CLT Project is America’s First Large-Scale, Mass Timber Living Learning Setting
Boston, MA – November 12, 2019 – A design collaborative led by Leers Weinzapfel Associates (Boston), Modus Studio (Fayetteville, AR), Mackey Mitchell Architects (St. Louis), and OLIN (Philadelphia), announces the completion of Adohi Hall, a $79M, 202,027-square-foot, 708-bed facility at the University of Arkansas. Now in use, the pioneering project is the nation’s first large-scale mass timber residence hall and living learning setting. A bold demonstration of sustainability, the five-story hall also signifies potential economic development for the burgeoning timber industry in Arkansas.
Occupying a linear, sloping, 4-acre site at the base of Fayetteville’s McIlroy Hill on the southern end of campus, the project provides a new university gateway that marks the start of a larger living learning district. Bound on the north by 1960s residence halls, on the east by Stadium Drive, and on the west and south by a large arena and related athletic facilities, the hall is nestled within a generous protective buffer of trees and plantings.
An emphasis on nature resonates throughout the project. Connected by a ground-level passage, a serpentine band of student rooms define three distinctive courtyard spaces that create a dynamic environment for student collaboration and interactive learning in architecture, design, and the arts. The “front porch” in the northernmost building is the key entry point for the complex; the “cabin” at the ground-level, central passage’s midpoint is the main gathering space, comprising a community kitchen, lounges, a quiet hearth, and a rooftop terrace; and the “workshops” of the lower courtyard house a dynamic live/learn program of performance spaces, music and recording studios, and maker spaces that enhance the campuswide arts program.
Four-story residential floors are arranged above the communal spaces. The main stair and elevator for each open onto a series of double-height lounges and kitchen spaces, joining upper and lower floors and inviting community interaction. Each floor contains semi-suites for two students with private baths, and pods of six to eight double rooms with a shared bath and common room. Large study rooms with generous windows at the end of each wing create a series of “lanterns” along Stadium Drive.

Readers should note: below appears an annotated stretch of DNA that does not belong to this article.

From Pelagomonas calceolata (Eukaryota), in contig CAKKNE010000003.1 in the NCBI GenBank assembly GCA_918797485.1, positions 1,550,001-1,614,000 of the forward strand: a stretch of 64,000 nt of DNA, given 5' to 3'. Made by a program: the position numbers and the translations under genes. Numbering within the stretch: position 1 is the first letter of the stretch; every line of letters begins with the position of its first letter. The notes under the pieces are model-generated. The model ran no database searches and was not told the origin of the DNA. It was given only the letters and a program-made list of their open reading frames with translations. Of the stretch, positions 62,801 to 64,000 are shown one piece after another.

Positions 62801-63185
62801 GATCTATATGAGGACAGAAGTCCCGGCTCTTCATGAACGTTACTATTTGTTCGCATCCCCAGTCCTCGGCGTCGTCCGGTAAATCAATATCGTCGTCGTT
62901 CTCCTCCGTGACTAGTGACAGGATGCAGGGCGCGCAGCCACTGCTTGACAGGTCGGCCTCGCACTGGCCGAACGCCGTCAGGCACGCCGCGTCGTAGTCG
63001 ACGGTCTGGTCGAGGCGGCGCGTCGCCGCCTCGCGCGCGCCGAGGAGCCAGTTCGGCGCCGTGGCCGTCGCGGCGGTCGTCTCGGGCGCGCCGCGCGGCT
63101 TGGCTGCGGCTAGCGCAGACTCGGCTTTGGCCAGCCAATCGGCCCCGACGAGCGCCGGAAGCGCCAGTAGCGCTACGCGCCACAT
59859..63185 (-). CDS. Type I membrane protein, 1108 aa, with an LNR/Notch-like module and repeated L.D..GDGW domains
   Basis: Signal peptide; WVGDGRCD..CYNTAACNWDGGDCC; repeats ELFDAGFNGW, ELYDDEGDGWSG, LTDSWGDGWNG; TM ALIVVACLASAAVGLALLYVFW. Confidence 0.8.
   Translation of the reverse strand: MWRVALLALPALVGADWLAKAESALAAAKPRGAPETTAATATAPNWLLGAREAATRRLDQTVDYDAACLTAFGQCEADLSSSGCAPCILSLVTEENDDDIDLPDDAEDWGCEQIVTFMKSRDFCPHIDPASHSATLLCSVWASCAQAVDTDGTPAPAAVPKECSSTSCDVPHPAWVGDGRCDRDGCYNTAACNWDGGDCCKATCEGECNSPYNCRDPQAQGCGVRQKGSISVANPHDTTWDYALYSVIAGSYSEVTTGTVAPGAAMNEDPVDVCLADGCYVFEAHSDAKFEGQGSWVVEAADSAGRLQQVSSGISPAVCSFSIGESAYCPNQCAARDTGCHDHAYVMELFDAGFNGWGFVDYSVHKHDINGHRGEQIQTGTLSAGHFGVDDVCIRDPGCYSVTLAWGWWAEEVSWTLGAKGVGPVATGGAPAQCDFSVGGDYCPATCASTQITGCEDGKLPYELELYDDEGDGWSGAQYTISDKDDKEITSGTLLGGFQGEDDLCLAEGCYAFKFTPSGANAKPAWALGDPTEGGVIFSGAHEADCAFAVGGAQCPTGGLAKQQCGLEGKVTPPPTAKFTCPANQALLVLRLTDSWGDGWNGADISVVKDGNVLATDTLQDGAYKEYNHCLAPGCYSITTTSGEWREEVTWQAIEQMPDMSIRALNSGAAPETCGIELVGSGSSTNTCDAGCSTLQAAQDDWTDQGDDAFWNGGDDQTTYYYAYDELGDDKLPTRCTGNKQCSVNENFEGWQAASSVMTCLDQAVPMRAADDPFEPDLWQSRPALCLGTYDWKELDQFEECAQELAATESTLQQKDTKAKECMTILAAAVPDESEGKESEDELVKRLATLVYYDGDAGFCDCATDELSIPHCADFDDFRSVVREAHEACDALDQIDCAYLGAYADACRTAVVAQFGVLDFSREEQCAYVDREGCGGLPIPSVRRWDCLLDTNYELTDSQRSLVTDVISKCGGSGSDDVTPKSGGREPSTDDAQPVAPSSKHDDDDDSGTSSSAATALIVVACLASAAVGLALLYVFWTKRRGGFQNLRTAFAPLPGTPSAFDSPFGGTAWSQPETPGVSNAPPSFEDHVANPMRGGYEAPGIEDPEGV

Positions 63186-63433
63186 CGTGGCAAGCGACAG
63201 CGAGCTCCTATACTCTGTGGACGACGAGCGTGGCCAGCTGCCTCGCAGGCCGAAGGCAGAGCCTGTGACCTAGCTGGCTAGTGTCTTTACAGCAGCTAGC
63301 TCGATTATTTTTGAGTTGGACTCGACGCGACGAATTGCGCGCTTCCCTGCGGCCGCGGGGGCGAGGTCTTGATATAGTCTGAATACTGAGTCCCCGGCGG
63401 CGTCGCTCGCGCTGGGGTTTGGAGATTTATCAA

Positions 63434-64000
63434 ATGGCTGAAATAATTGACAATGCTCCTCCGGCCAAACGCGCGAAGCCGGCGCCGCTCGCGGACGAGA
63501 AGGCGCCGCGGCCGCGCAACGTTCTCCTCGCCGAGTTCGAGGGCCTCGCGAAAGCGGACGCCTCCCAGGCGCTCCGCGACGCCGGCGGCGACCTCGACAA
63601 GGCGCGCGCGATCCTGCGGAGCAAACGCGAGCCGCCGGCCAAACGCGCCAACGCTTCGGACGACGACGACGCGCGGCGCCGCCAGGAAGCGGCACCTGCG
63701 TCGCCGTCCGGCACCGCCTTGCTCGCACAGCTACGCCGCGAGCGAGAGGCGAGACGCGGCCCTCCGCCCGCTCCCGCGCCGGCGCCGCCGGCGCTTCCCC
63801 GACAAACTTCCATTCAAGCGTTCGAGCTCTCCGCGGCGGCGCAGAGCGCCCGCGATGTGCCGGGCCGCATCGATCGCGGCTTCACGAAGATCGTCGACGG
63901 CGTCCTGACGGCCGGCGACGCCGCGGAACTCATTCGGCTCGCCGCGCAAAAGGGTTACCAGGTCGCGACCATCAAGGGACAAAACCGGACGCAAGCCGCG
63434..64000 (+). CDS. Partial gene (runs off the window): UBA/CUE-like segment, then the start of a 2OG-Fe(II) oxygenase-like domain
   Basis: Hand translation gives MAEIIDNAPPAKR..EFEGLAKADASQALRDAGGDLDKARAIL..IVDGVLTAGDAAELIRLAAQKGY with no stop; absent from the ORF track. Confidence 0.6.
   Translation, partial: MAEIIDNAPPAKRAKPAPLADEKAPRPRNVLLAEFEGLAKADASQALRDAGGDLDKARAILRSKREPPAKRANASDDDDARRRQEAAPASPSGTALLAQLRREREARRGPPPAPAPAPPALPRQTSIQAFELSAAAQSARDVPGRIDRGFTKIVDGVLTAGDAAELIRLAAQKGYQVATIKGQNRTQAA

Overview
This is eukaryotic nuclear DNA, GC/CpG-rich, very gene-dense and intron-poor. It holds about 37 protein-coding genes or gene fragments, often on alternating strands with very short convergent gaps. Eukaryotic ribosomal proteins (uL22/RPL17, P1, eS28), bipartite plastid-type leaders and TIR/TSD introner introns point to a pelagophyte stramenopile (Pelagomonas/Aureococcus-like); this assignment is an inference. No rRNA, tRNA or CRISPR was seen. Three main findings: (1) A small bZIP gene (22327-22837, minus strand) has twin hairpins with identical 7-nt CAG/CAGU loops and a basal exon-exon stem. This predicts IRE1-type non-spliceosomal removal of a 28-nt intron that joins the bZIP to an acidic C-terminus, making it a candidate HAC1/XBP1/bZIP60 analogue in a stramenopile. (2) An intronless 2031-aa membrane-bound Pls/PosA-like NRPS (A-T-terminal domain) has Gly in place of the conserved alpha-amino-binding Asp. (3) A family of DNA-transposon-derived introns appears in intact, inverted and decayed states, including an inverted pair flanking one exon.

The warmth of the project’s exposed structural wood ceilings is apparent in student rooms, study rooms, floor lounges, and ground floor common spaces, and wood columns bring the beauty of the material within reach for all. The “cabin” also includes a wood ceiling and trusses that span the full width of its lounge spaces. Exteriors feature a light metal jacket of zinc-toned panels with accents of textured copper-tone and white that creates a floating band of living space above the natural landscape below.
Integrated into the topography of its site, the new housing complex features a cascading series of outdoor spaces that provide students and visitors with a variety of opportunities to engage and gather. Sinuous pathways are intricately woven through existing stands of mature oak trees, providing much needed shade for the new residents to enjoy warmer months outdoors. Undulating landforms, local sandstone seating areas, and drifts of native planting recall the geological and ecological vernacular of the Ozark Plateau while simultaneously creating comfortable places for people. Stormwater infiltration is carefully integrated into the grading strategy, which captures runoff from both paved areas and buildings.
The name Adohi (“a-doe-hee”) is a Cherokee word meaning “woods.” It honors tribe members who passed near the hall’s site while following the Trail of Tears (1837-1839). It also recognizes the enduring importance of wood and sustainable forestry to the region.
“In all our work, we look for the synergy between place, purpose, and means. These came together in an extraordinary way at Adohi Hall,” says Andrea P. Leers, FAIA, Principal, Leers Weinzapfel Associates. “We drew inspiration from the regional context of the Ozarks, creating a living/learning environment powerful enough to be a destination remote from the center of campus, and the wood-based construction system we developed forges a bond between setting, human comfort, and sustainability.”
“The completion of Adohi Hall signals the University of Arkansas’ commitment to an innovative, sustainably designed campus for its next generation of students and facilities,” says Peter MacKeith, Dean and Professor of Architecture, Fay Jones School of Architecture and Design. “The recognition of the creative abilities of Adohi’s students is matched by the employment of innovative mass timber design and construction techniques and the sensitive treatment of the immediate landscape. Adohi advances each individual student’s identity and opportunities as it also addresses U of A sustainability goals and design ambitions.”